1. To maintain a strong core and normal breathing mechanics

Strong core muscles and normal breathing mechanics are supported when physiotherapists assess:

  • how you are holding your rib cage and pelvic when you stand, sit, and move
  • what your breathing pattern is
  • how you activate your core muscles for stability

Together, you and your physiotherapist will work together on rib and hip mobility in addition to abdominal muscle mobility and strength. We will optimize your breathing pattern and ensure you know how to activate your core muscles.

2. To prepare your pelvic floor for labour and delivery

Kegels aren’t appropriate for everyone. Pelvic health physiotherapists can assess your pelvic floor to learn whether your pelvic floor muscles are in a state of tension, whether you are able to relax them, and whether or not you need to be practicing Kegels.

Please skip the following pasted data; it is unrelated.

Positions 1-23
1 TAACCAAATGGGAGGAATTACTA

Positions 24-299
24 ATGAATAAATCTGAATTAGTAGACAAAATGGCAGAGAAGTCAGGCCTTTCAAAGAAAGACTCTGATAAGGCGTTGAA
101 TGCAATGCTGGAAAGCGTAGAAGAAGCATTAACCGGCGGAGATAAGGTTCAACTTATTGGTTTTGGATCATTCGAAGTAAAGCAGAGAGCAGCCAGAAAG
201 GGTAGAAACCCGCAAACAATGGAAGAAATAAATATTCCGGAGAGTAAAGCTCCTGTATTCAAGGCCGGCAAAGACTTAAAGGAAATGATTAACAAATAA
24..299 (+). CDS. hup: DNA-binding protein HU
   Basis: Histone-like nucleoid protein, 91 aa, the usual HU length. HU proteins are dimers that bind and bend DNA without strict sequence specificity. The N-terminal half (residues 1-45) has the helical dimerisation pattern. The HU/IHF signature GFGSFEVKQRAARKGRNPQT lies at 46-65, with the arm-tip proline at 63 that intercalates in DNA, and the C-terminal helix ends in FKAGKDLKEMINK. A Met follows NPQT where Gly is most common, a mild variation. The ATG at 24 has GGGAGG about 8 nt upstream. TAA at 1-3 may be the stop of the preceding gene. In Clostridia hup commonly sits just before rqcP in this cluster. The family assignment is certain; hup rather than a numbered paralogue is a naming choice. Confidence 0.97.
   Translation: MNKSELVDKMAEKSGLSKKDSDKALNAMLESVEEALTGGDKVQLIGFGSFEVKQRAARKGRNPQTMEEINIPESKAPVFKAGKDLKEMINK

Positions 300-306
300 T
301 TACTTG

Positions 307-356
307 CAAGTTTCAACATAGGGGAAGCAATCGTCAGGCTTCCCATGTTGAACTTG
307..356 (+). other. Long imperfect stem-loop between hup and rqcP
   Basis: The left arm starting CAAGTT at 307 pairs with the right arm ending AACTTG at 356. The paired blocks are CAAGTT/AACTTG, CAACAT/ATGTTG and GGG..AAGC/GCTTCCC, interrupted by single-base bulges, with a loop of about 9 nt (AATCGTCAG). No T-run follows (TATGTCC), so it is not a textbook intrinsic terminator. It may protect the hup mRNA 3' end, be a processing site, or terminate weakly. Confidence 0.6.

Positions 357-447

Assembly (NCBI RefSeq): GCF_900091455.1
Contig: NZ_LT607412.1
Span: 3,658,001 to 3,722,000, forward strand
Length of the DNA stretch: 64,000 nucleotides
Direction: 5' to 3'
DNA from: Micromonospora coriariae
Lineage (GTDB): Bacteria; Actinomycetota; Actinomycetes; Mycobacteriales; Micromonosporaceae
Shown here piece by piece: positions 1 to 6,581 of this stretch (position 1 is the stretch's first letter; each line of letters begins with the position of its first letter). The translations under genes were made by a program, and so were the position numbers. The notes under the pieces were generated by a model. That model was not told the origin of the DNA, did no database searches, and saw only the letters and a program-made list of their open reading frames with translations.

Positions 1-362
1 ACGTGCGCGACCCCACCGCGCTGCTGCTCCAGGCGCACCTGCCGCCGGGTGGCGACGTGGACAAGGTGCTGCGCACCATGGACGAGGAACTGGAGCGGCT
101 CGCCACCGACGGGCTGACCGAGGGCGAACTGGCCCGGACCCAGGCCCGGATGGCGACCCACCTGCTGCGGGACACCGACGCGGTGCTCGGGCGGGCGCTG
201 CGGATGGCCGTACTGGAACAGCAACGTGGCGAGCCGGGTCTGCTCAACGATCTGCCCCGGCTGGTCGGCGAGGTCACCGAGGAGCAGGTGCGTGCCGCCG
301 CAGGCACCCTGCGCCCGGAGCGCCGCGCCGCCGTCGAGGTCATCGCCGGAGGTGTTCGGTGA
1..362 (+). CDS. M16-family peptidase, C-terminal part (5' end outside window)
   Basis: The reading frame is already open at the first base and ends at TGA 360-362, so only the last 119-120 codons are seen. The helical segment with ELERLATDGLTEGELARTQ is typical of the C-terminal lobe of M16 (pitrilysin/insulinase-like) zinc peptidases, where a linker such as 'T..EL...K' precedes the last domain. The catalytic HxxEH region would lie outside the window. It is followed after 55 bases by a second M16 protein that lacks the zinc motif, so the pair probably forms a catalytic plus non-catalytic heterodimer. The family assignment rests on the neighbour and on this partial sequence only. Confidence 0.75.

Relaxing and lengthening your pelvic floor muscles is a key function for labour and delivery. Your pelvic health physiotherapist should work on your ability to consciously relax and lengthen your pelvic floor, in addition to treating any tension that exists in the area. Finally, prenatal physiotherapy involves improving the mobility of your perineal membrane, another layer of tissue in the area, which also needs to lengthen and open during labour and delivery.

3. To teach you positions, pain management, and pushing strategies for labour and delivery

Finally, prenatal physiotherapy involves preparing you, not just your muscles, for labour and delivery. Guided by your physiotherapist, you will learn certain positions that support pain management in addition to learning how to push during labour and delivery.

What is postpartum physiotherapy?